Oral histories on work and daily life in the Brandywine Valley

About this collection

A collection of approximately 200 interviews conducted between 1953 and 1990 with people who lived and worked in New Castle County, Delaware. The recollections of the subjects cover a period from about 1900 to 1960. While the majority of the interviews are with those who have a connection with the DuPont Company or du Pont family either as employees or inhabitants of the area surrounding the company's operation on the Brandywine River, the collection also includes interviews with those who worked in other industries in Delaware during this era such as Hodgson Woolen Mill, Lobdell Car Wheel Company, Hoopes Brother & Darlington, and Joseph Bancroft & Sons. In addition to documenting work and labor during this period, the interviewers delve deeply into the social and cultural lives of their subjects. Issues related to domesticity, gender, education, childhood, ethnicity, medicine, etc. are among the topics covered in the interviews. Also of note are interviews with a journalist (Fred Reybold) and an early broadcaster (Willard Wilson) who worked in Delaware.

    For more information about the collection, click here to view the finding aid.
    Image: Vance Mitchell during 1968 interview. Click to view.

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Interview with Benjamin F. Foster, 1964 February 28 [audio](part 2)
Foster describes his working career at DuPont, including the various plants in which he worked, the installation of electrical lighting, engineering work, salaries and wages, and transferring to South America. He also describes the establishment of the Hotel du Pont, the building of homes for various du Pont family members, and his impressions of du Pont family members.
Interview with Harvey L. Fell, 1968 June 17 [audio]
Fell describes farming for DuPont in detail, including the amount of workers, the number of barns and buildings, livestock raised, horses that pulled the wagons, sporting and hunting dogs, barn burnings, and farm equipment. He also describes the community along the Brandywine, his impressions of various du Pont family members, and the layout of Wilmington and the powder yard.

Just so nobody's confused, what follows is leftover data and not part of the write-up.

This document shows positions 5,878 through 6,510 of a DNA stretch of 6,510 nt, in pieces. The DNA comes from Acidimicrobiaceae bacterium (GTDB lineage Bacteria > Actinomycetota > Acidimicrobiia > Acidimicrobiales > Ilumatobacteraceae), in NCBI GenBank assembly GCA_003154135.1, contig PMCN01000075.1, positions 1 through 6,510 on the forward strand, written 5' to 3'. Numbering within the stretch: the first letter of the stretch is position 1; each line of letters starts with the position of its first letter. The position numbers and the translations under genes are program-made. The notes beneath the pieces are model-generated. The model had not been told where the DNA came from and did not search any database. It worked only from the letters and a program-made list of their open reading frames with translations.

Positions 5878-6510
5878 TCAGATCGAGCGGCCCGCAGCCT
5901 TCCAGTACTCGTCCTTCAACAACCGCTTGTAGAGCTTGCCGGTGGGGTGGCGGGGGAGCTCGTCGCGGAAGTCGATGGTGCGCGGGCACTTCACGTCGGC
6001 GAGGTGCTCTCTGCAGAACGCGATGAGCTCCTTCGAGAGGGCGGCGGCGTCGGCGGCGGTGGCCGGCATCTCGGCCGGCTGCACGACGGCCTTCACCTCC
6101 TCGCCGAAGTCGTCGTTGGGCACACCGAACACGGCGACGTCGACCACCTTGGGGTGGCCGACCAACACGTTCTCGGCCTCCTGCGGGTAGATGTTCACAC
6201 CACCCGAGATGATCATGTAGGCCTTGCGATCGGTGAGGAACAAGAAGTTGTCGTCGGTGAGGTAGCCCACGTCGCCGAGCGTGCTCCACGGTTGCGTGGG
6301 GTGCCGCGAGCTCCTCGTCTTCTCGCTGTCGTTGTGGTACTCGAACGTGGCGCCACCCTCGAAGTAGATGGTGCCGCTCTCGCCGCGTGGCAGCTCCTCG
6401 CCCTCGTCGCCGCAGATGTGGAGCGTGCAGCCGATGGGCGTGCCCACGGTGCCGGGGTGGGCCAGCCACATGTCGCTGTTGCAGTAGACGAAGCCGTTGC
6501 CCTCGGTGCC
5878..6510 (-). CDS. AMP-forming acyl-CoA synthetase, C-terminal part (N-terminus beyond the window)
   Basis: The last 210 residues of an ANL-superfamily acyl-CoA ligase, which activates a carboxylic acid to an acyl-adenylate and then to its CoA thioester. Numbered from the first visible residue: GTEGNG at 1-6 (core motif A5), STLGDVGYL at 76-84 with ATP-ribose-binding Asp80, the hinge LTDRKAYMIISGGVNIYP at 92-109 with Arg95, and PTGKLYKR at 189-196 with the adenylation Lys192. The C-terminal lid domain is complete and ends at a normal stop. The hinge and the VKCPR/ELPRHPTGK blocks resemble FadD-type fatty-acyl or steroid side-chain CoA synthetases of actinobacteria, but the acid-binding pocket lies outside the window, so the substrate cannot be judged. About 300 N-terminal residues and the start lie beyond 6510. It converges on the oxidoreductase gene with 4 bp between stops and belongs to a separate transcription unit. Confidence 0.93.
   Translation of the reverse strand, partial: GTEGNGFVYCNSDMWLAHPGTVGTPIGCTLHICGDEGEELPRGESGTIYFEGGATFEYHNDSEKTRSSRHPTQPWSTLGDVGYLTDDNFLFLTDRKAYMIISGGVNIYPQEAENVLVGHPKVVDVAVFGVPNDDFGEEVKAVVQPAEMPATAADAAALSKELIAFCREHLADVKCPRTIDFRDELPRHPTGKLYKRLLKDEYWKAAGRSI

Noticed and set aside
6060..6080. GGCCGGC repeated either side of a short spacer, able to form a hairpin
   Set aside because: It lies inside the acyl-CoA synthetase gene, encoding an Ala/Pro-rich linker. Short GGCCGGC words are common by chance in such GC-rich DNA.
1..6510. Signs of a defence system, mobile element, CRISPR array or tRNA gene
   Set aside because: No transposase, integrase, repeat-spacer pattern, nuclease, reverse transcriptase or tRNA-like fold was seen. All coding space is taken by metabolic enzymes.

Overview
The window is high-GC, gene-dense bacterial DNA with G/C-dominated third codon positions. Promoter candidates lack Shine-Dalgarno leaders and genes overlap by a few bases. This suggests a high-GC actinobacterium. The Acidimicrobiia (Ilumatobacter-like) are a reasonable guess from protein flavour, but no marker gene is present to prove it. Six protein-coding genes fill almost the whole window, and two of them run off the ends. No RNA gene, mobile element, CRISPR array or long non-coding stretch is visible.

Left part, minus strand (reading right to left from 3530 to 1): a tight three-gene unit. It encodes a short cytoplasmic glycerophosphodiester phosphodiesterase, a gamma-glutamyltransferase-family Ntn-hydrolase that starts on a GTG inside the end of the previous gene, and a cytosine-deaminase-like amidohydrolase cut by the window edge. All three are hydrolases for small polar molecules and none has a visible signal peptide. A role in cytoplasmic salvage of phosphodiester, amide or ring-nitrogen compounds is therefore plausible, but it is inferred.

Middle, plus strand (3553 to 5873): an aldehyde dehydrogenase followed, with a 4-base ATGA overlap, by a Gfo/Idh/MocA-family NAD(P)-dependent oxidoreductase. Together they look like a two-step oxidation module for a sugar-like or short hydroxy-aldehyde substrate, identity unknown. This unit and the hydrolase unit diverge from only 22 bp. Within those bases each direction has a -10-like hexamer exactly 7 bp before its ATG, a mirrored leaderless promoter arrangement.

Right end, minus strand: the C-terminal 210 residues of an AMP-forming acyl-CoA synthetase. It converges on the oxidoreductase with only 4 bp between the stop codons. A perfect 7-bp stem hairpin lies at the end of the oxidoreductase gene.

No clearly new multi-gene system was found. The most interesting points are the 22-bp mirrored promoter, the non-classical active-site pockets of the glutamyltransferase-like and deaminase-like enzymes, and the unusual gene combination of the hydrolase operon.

Interview with Theodore "Ted" Pennock, 1968 August 23 [audio]
Pennock discusses learning his trade, his transfer to Hagley for better wages, his working environment at Hagley, and union activity among machine workers.
Interview with E.G. Ackart, 1961 September 14 [audio]
E.G. Ackart recounts his working career at DuPont in his interview. He discusses anecdotes from high school, differences in working for DuPont vs. other companies, the Barksdale plant, and the structure of the engineering department and its consolidation in 1916. He also describes the company during wartime, his various colleagues throughout his working career, the development of industrial engineering, and the relationship between DuPont and General Motors. He also discusses the development of nylon, rayon, and other important materials, including how DuPont's chemists and physicists utilized ideas they found working abroad to create them. He recounts building new plants and his interactions with members of the du Pont family.
Interview with Henri Lindsey, 1968 August 22 [audio]
Lindsey describes the consolidation of Repauno and DuPont in 1903, the business during World War I, the introduction of Fabrikoid, his representation of DuPont at the Coated Fabrics Association and the Rubber Association of America, his interactions with members of the du Pont family and other work colleagues, and business practices of the company.
Interview with E.K. Bolton, 1961 September 14 [audio]
Bolton describes his working career and research in the chemical department, studying organic chemistry in Germany at the Kaiser Wilhelm Institute, and the company during World War I. He also describes various colleagues during his career. He also discusses the state of the industry during his career at DuPont, both in the United States and abroad.
Interview with Luther D. Reed, 1968 June 6 [audio](part 4)
Reed describes the Hopewell plant in detail, his job responsibilities regarding labor and payroll, DuPont during World War I and the closure of the Hopewell plant, and the acquisitions of other companies. Reed focuses on his sales, managerial, and personnel work for DuPont. He also describes his experience at the Arlington plant and his eventual promotion to service superintendent at the Rayon Company and later move to Wilmington. He also touches on unionization in the industry.
Interview with W. J. Beadle, 1962 June 19 [audio]